You can check whether full GC was done before the OOM message. A message like the following is printed when a full GC is done (format varies depending on the JVM: Check JVM help message to understand the format)
[memory ] 7.160: GC 131072K->130052K (131072K) in 1057.359 ms The format of the above output follows (Note: the same format will be used throughout this Pattern): [memory ] <start>: GC <before>K-><after>K (<heap>K), <total> ms [memory ] <start> - start time of collection (seconds since jvm start) [memory ] <before> - memory used by objects before collection (KB) [memory ] <after> - memory used by objects after collection (KB) [memory ] <heap> - size of heap after collection (KB) [memory ] <total> - total time of collection (milliseconds)
However, there is no way to conclude whether the soft/weak/phantomly reachable objects are removed using the verbose messages. If you suspect that these objects are still around when OOM was thrown, contact the JVM vendor.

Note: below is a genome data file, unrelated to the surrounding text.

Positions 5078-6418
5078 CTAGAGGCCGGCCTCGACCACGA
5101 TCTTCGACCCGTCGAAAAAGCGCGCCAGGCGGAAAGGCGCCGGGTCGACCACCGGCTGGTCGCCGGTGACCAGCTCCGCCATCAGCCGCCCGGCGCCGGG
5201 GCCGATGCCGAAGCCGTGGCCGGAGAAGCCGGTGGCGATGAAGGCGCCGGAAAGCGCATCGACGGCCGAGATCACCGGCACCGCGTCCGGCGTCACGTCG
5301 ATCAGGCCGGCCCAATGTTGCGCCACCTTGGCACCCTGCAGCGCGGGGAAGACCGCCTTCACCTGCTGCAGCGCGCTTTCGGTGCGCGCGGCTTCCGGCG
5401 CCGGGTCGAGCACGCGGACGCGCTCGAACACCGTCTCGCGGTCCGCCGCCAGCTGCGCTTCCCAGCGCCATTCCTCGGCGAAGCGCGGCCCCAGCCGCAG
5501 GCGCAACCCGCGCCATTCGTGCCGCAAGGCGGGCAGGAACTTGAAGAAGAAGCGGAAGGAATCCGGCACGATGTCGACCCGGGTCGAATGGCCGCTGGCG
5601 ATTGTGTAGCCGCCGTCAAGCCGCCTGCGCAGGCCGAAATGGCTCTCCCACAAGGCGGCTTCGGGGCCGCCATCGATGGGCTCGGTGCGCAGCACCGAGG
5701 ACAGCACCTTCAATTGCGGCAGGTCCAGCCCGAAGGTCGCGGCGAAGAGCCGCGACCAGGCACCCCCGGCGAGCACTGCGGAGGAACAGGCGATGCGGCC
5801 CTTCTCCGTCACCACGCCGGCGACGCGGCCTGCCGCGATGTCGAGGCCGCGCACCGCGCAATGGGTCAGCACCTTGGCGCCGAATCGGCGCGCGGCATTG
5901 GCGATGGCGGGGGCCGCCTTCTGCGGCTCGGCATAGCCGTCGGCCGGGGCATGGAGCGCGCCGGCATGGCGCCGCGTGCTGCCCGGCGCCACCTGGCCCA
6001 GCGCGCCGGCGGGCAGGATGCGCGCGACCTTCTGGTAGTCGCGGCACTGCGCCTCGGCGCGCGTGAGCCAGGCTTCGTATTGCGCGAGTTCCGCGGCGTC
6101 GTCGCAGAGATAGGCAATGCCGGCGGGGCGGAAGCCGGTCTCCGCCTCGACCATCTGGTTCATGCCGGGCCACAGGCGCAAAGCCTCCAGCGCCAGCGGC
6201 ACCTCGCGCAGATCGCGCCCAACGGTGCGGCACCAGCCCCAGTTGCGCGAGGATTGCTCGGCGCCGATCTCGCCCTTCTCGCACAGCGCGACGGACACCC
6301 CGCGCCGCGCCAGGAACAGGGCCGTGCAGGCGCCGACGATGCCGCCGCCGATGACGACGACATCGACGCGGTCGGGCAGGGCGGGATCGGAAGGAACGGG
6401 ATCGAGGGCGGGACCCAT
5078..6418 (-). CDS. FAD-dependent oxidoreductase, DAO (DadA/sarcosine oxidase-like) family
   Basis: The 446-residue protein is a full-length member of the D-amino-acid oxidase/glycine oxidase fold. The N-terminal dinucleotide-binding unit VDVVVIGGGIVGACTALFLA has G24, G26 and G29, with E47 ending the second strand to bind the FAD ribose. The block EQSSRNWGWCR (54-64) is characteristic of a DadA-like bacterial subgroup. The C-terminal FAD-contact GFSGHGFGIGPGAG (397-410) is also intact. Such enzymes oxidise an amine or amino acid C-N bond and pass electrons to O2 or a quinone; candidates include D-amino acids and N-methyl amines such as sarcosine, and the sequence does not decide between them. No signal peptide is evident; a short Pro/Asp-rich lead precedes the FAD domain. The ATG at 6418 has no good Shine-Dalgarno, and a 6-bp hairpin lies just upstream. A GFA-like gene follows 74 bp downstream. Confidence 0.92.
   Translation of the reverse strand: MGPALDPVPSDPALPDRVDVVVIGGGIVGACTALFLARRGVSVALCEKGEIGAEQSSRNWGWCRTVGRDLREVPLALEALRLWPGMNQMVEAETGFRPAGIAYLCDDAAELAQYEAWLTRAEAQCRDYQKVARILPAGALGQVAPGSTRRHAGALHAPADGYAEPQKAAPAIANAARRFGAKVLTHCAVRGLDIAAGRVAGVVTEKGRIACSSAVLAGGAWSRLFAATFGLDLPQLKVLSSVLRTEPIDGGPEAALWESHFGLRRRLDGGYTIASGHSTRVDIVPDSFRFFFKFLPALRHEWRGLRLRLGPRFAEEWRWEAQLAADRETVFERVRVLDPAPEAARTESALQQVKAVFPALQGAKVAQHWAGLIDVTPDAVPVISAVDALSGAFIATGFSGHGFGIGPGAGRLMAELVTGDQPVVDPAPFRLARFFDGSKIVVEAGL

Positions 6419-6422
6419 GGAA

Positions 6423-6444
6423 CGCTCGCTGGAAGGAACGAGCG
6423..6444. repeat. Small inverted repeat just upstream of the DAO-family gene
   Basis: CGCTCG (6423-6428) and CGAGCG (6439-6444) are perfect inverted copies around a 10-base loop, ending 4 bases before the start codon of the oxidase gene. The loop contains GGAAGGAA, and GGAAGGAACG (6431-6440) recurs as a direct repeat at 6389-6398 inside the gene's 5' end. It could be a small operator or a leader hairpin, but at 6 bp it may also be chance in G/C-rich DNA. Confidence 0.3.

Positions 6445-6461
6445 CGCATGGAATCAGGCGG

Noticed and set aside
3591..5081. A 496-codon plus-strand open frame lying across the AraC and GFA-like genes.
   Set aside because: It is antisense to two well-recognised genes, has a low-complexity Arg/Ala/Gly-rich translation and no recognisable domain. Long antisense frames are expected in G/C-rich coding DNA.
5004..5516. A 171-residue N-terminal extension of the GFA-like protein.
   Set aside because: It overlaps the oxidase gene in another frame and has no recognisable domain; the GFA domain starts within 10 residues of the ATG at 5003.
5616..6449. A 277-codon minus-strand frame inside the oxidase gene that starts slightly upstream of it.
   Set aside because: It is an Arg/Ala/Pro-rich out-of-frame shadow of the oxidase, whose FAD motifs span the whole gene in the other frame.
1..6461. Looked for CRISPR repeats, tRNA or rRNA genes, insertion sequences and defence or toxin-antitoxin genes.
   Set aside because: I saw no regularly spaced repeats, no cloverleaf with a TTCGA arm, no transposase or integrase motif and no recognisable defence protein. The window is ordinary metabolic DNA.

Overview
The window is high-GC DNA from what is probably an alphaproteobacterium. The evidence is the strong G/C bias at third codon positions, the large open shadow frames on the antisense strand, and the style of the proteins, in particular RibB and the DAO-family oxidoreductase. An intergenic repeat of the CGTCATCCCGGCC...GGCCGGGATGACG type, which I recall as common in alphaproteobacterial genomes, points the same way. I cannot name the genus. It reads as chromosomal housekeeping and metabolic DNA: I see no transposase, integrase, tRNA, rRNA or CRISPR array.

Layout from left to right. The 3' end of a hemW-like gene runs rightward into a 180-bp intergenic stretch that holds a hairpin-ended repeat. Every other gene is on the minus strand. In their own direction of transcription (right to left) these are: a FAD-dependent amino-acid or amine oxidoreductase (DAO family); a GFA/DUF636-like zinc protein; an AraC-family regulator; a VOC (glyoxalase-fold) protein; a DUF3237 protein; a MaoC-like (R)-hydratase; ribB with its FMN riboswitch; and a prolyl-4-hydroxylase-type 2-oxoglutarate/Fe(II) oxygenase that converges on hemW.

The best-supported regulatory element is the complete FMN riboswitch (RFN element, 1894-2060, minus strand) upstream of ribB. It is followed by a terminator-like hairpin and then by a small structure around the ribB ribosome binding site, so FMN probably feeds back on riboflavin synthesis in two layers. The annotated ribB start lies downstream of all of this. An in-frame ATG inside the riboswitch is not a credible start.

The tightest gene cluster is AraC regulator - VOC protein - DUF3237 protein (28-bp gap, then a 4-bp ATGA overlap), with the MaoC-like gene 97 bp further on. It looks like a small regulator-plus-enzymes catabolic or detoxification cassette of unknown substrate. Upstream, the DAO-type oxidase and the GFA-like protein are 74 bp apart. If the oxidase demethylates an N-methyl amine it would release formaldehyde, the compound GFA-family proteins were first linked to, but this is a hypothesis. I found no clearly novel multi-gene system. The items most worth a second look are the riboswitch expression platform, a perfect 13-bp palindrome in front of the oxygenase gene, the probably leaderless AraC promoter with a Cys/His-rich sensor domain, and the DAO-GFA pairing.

If the garbage collection algorithm is a generational algorithm (gencopy or gencon in case of Jrockit and the default algorithm in case of other JDKs), you will also see verbose output something like this:
[memory ] 2.414: Nursery GC 31000K->20760K (75776K), 0.469 ms
The above is the nursery GC (or young GC) cycle which will promote live objects from nursery (or young space) to old space. This cycle is not important for our analysis. More details on generational algorithms can be found in JVM documentation.
If the GC cycle doesn’t happen before java OOM, then it is a JVM bug.
Make sure that the JVM does proper compaction work and the memory is not fragmented which could prevent large objects being allocated and trigger a java OOM error.
Java objects need the memory to be contiguous. If the available free memory is fragmented, then the JVM will not be able to allocate a large object, as it may not fit in any of the available free chunks. In this case, the JVM should do a full compaction so that more contiguous free memory can be formed to accommodate large objects.
Compaction work involves moving of objects (data) from one place to another in the java heap memory and updating the references to those objects to point to the new location. JVMs may not compact all the objects unless there is a need. This is to reduce the pause time of GC cycle.